FILM/TELEVISION: Krow, the beautiful enigmatic Canadian male catwalk model in this article's photographs, is making a loud statement about a subject too many in the creative sectors prefer to be quiet about – women transitioning into men.
In Krow’s TRANSformation, a new 90-minute bare-all documentary movie, he confronts challenges caused by the hormone therapy and invasive surgery required to be his true physical self and stop being Kayanna, the name given when he was registered as female at birth.
Moreover, the 23-year-old has an inspiring story to tell: his previous success as a female model equally transitions into one as an in-demand fashion glamour guy, who has worked for Louis Vuitton among other big designer labels.
“So for those who are thinking they are weird, or have friends with something like that going on, this film shows them there are other options,” Krow tells MediaTainment Finance magazine about using film and TV to tell his story.
“The really big social aspect about trans genders is that they are becoming more open about who they are. But there is not much information available about that process; this film pinpoints the mental and physical changes involved.”
Krow’s TRANSformation made a big splash at this year’s Raindance Film Festival on 18 September in London where it had its global premiere.
“Our Opening Night film was on two screens with a total capacity of 408 seats, and both screenings were sold out,” says Gina Hole Lazarowich, executive producer at Vancouver-based THEY Produce & Film, the movie’s creator.
From October, the film is also going to be available for broadcasters worldwide to buy at MIPCOM, the annual international TV-industry shindig in Cannes where TV networks go to look for the next big hits. London-based WAG Entertainment has acquired the rights to sell the movie to international TV networks.
And this interview also took place at The Century Club, the exclusive members club, during London Fashion Week.
That triple-whammy exposure should help spread the message about what true inclusivity in any profession should mean in the 21st century.
Diversity in the workplace is such a hot topic, it is easy to forget that society worldwide still throws cold water on the full rights of the LGBTQ+ community.
Most of us are familiar with literary fact and fiction about men who struggled to be accepted as the women they were born to be. Look at Oscar-winning box-office hit The Danish Girl, the film with male British actor Eddie Redmayne as the titular character.
Consider how Transparent, the awards-laden drama series that proved e-commerce colossus Amazon was a serious TV-production player, brought male-to-female transgender discussions into the average American home.
And who hasn’t seen the awe-inspiring Pose, the series centred on the trials, tribulations and triumphs of the forced-to-hide trans community in 1980s New York City. For that, the openly gay Billy Porter won the coveted award for lead actor in a drama series. Even then, the characters are mostly transgender women.
However, it has been 20 years since we saw Boys Don’t Cry, the Oscar and Golden Globe-winning biopic about American trans man Brandon Teena and the hate crimes that killed him. His tragic story brought the female-to-male trans discussion to a brutally realistic fore. No stereotyping here.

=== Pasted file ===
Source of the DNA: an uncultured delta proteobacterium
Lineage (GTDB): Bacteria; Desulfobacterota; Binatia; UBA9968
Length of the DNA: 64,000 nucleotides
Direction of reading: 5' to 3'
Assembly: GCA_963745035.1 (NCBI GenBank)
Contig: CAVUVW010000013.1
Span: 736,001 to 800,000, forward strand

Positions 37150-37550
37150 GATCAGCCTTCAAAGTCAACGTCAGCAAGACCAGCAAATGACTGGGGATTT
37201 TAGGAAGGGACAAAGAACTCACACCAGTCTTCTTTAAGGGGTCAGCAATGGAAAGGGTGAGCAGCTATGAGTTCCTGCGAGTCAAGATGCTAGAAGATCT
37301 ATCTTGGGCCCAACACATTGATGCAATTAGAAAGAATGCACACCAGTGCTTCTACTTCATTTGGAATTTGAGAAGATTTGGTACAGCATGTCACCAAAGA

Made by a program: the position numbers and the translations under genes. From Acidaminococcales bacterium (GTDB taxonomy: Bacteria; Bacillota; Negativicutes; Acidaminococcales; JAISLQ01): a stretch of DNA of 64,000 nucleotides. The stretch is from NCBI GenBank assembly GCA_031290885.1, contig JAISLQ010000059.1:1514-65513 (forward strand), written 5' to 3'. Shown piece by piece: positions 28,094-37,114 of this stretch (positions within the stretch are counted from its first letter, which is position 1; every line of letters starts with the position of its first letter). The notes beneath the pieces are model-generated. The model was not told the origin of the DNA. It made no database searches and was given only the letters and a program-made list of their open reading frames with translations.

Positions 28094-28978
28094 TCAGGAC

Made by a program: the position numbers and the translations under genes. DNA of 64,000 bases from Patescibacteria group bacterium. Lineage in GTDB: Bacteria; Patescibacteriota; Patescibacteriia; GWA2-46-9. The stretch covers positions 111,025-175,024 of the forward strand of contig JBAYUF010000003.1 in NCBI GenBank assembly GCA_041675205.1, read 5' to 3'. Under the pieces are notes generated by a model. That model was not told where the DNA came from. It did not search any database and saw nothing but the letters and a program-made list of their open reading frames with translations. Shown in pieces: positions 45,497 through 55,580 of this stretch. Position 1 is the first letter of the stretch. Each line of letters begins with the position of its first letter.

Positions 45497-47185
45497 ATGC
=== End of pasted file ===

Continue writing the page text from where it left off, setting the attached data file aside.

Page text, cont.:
The female-to-male subject seems to have gone underground since but, as Krow, points out, those affected directly are gradually opening up.
It helps when international British actress Dame Helen Mirren tells the media that she does not believe in “binary sexuality”, a term that means we are either male or female. Everyone is somewhere in the middle, she argues.
Izaak Theo Adu, the son of acclaimed British singing star Sade, recently told the Instagram community about his mother’s support during the tough six months spent recovering from his female-to-male surgery.
And a recent TIME magazine published an insightful analysis of the hurdles faced and being overcome by trans men in Hollywood. Among the most famous is Chaz Bono, the son of singer/actors Cher and Sonny Bono.
Don’t forget that the role of Brandon Teena, in Boys Don’t Cry, was played by Hilary Swank, an actress who identifies as female. Krow’s message is that you can select to be who you really are, find the happiness you deserve and embark on any career you are qualified for.
So how did he get to where he is today? As Kayanna, he was a successful female fashion model until the age of 18, when he started the journey to change his official gender, take up the name Krow, and arrive at where he is today.
He says his family and the fashion profession have been very supportive.
As he sums it up: “I’ve been met with a lot of positivity in the business and many people want me to support their brands to show their support. They realise there are certain persons not being represented enough, maybe people of different religions, races. And that human beings are human beings.”
So why choose the media of cinema and TV to tell his story?
“We originally wanted to put it into only schools so that kids can learn about puberty and could have this documentary to show there are other options,” Krow explains.
“For us, we realised it was about getting the word out there in any way we could to more people, to get them to understand the issues and the information needed to do that.”
Photographs of Krow supplied by jaykaymediapix and THEY Produce & Film